Editorial: Browne slips up on return on investment
The cuddly Liberal Democrats of yore, the ones who were never likely to get a sniff of power except in some West Country local authority, might have been said to have been sometimes wrong for the right reasons: their hearts were in the right place, bless them. Vince Cable, one of the most powerful people in the party's history, has now taken up being right for the wrong reasons.
He was wrong on two points in his speech to Parliament on the Browne review. First he repeated the age-old error that the Labour government wanted half of young people to enter university. They did not: they had a target for 50 per cent to gain a higher qualification of some kind before they were 30. More on this later.
He was also wrong to say he endorsed Browne because it was "progressive". Fees for services are not taxes, and it is anyway beside the point. What matters in this case is affordability for the poor, not whether it is also sufficiently unaffordable for the rich, however much the banker class deserves a bit of a metaphorical slap these days.
There is a strong case that the Coalition, in imposing such eye-watering cuts next week, will be displaying a lack of confidence to invest in Britain's ability to grow its economy out of its deficit trouble. They should think again.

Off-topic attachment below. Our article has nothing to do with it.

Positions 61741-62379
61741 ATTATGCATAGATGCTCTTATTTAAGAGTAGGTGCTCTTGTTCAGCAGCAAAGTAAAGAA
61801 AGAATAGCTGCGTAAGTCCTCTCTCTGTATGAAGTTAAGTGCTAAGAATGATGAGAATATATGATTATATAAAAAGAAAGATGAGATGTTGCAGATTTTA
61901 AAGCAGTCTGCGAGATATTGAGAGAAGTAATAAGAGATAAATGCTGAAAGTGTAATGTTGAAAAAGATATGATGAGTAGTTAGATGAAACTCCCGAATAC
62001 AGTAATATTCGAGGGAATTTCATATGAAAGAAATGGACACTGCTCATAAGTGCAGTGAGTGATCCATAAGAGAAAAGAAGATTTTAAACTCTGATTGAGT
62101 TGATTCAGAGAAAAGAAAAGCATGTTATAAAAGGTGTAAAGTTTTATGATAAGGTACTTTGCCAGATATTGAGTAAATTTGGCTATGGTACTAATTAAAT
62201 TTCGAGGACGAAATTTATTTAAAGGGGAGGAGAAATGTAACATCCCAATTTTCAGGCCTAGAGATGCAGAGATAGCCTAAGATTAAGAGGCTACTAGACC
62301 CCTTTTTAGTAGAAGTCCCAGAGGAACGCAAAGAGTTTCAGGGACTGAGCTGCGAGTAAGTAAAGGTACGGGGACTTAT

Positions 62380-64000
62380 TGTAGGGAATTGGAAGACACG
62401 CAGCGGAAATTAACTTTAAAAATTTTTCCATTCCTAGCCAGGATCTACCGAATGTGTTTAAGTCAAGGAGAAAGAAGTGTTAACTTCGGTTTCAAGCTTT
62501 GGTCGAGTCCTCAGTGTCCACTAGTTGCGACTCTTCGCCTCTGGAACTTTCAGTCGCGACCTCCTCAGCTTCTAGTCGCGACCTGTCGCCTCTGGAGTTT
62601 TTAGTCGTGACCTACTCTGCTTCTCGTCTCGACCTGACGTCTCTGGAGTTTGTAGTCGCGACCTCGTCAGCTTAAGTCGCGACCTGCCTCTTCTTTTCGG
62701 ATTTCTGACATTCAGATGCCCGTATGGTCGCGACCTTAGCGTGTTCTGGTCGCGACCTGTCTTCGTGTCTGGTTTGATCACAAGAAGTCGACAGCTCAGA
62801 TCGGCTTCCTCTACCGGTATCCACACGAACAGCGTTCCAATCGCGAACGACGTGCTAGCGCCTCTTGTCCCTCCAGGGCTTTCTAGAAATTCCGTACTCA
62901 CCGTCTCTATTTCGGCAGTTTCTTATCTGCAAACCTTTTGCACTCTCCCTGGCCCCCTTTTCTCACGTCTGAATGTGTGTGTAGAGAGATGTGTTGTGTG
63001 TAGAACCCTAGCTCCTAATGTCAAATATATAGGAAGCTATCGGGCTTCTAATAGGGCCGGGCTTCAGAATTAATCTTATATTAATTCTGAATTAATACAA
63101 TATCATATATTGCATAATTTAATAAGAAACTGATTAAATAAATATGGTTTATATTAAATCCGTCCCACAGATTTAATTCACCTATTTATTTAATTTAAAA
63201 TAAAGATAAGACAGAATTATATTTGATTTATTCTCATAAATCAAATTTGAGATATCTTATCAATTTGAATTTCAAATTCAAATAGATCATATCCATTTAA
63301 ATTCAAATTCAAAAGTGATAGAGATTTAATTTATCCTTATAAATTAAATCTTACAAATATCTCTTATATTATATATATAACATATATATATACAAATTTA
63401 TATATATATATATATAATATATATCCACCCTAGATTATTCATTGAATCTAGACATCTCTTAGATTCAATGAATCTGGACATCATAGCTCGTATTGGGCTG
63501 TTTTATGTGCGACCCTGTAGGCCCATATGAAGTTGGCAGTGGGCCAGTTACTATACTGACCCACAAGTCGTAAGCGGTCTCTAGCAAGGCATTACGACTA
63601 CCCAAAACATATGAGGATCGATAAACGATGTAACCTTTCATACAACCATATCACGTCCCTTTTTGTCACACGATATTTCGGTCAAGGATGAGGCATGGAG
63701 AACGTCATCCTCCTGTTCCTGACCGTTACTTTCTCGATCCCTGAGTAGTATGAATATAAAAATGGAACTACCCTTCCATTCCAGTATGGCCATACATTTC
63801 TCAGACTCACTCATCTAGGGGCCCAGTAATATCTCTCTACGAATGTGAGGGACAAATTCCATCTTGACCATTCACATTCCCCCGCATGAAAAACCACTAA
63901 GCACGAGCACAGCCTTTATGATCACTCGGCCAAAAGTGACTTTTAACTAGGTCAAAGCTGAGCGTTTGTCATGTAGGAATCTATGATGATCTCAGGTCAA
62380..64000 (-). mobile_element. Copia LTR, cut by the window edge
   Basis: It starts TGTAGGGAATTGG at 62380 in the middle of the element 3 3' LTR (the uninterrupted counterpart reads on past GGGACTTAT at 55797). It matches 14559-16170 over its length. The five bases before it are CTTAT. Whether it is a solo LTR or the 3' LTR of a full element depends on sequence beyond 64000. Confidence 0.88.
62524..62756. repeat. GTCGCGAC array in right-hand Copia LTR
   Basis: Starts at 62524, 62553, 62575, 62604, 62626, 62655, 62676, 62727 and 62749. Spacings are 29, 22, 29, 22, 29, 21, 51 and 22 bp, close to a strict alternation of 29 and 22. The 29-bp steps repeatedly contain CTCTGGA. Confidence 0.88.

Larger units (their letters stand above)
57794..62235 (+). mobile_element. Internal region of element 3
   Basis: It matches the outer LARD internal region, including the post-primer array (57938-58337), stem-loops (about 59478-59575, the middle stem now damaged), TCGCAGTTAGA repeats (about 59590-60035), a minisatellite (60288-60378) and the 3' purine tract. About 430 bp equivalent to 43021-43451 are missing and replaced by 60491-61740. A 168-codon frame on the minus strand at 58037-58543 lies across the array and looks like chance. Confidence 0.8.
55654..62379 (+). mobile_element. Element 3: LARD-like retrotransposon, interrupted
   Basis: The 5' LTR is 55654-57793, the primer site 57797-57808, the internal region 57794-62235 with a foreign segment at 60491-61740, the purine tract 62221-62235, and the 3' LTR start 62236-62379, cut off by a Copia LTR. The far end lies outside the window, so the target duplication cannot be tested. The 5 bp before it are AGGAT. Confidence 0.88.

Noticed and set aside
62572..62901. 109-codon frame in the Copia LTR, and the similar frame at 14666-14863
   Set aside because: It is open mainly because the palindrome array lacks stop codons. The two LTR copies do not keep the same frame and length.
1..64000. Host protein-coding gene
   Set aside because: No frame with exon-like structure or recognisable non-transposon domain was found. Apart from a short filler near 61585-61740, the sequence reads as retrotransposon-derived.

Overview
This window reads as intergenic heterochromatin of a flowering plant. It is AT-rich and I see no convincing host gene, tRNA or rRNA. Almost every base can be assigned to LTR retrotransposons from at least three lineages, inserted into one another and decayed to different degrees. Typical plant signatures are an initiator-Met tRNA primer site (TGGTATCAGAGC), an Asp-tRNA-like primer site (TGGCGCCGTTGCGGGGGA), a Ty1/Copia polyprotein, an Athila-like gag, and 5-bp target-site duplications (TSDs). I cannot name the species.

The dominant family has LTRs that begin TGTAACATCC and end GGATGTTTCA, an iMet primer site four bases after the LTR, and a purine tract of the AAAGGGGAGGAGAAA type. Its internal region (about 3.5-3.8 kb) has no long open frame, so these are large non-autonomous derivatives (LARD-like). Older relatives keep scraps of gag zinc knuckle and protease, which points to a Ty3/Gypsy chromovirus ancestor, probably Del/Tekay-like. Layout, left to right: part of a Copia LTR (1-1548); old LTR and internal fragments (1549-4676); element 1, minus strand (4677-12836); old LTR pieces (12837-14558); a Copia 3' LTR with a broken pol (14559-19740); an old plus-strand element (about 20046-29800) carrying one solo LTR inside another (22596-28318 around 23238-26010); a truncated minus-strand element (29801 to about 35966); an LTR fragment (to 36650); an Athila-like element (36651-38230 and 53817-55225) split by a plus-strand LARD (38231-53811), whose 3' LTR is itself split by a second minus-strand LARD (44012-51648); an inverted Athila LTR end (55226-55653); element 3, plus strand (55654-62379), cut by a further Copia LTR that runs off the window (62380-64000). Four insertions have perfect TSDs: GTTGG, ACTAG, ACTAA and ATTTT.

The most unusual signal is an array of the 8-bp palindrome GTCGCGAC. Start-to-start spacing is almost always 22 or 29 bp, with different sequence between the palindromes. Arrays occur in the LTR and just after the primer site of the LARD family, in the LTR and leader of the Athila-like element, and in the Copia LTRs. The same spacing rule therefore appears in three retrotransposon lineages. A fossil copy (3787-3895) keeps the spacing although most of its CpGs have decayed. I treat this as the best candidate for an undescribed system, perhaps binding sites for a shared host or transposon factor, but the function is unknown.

But commentators who stoke up the debt fears of the poor are showing the same lack of confidence in individuals' ability to improve their chances. Rather than waving the bogeyman of pound;30,000 or pound;40,000 debt, they should be asking: do you think you can boost your earnings by five per cent? More?
It matters more that someone on pound;25,000 a year will only pay pound;30 a month - and nothing at all should they fall out of work - than that they will owe pound;30,000 in total. Browne has done a good job of taking the risk out of paying expensive higher education fees.
So in this respect, Mr Cable was probably right to endorse Browne - although one might have thought that someone so celebrated for his economic insight could have predicted that the six-year plan to eliminate tuition fees was destined to failure before the election, and told the electorate so.
What is not really addressed by Lord Browne is how to ensure that students get their return on investment, beyond the chimera of all-knowing careers advisers and the invisible hand of the market.
"Mickey Mouse" degrees may be largely a tabloid fiction in educational terms, but it is true that, for instance, arts degrees at some universities do nothing for future earnings. If students want that education for its own sake, knowing the implications for their earnings and repayments is one thing. But there is a whole system of what we might have to call "lower education" which creates a strong bias in favour of a three-year degree.
It remains to be seen whether some market incentives will be enough to change decades of tradition and expectation. Without a more comprehensive reform of education's whole supply chain, it is hard not to see other invisible hands at work guiding students into an ever-more expensive status quo, to the benefit of some university departments but the detriment of student careers.